• Agnes Dadura

    The Experiments Dashboard looks cool!

    I can only share my own reason for not converting to Awesome. Since I’ve started using Buffer, I fell in love with it almost immediately, and that includes both your blogs (thank you for daily reads, especially to Kevan). I wanted to upgrade just because I like you. However, I’m using buffer for individual use (social media & content strategy is not yet a goal of my company), and after reading through Awesome plan details, I’ve realized I don’t really need it. As much as I like Buffer, it would be silly to pay just to pay (sorry guys). Saying all that, if I will succeed with some of my personal goals, launch some of my side projects, I might need the Awesome/Business plans, and I will not hesitate then.

  • Nicole Graves

    Nicely done! Love to read about how you are using the stats to identify and derive actionable next steps, and then continue to validate them ongoing. It looks like the “where do upgrades come from” metric may continue to hold some fascinating insights as things progress.
    Keep it going! :)

  • Jess

    I personally feel that sometimes we get too focused on the numbers and where we are lacking, as opposed to where we are striving. Overall, Buffer is heading in the right direction and gaining more recognition for your amazing efforts in the social media world. The content you share on your blog is filled with valuable information and is making a huge difference across the web.
    Of course, there is always room for growth , which you already know since it is a part of your values at Buffer. I love everything Buffer and follow your blog faithfully for new, exciting and noteworthy information.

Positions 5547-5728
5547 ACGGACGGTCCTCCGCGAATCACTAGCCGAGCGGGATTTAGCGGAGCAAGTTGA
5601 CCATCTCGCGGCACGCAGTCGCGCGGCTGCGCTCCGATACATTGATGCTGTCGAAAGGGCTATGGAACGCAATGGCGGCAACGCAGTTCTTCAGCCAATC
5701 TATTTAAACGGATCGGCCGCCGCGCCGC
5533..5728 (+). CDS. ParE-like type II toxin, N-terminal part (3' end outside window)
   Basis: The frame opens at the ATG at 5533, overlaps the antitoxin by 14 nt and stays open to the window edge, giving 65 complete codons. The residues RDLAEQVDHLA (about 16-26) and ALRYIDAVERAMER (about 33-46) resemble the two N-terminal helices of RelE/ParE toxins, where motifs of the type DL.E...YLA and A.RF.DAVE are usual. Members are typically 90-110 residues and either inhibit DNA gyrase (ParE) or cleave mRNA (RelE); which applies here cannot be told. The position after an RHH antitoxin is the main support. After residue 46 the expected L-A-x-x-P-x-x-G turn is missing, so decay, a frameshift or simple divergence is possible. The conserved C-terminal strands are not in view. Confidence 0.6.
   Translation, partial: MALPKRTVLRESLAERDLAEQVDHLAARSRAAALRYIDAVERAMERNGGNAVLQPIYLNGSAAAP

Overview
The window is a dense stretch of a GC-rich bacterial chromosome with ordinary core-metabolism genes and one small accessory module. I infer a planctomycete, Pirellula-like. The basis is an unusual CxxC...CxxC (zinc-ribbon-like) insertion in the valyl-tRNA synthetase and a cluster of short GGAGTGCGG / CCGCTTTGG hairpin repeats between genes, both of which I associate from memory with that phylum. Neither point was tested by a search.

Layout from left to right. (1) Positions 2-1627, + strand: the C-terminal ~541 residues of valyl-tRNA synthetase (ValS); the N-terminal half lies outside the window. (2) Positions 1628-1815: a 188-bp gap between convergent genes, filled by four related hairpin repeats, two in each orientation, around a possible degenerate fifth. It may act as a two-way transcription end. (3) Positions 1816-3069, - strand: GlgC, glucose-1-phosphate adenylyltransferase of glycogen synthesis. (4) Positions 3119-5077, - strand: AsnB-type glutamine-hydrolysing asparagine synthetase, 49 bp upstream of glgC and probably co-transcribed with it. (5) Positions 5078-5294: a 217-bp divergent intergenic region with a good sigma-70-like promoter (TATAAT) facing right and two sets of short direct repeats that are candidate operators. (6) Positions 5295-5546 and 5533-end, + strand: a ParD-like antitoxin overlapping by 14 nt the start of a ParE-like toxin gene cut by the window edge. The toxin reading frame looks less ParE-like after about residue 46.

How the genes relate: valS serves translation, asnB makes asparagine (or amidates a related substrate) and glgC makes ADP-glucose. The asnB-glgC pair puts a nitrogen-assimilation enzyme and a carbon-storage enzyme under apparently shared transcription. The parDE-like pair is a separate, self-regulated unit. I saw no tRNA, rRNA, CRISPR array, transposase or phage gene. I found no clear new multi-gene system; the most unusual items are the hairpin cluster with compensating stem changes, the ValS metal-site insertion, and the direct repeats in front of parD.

I have been paying very close attention to your company and what you stand for and I absolutely love it. Every last one of your values is something I strongly follow in my daily life, which is why I ended up applying! I was so excited when I got an e-mail response 2 weeks ago, even though it read about the glitch in the system. I resubmitted my application and I use daily positive affirmations while I wait for your e-mail. I know I got a little off topic but everything about Buffer excites me! :) Keep doing what you are doing.

  • Hello Leo,

    First of all, thank you for sharing this. It’s really useful and does nothing but highlight what an amazing company Buffer is.

    My question is, what are you defining as Net Actives? Is it Active Paying Users in x Days – Churned?

    Can’t quite get my head around it!

    Thanks,

    Andy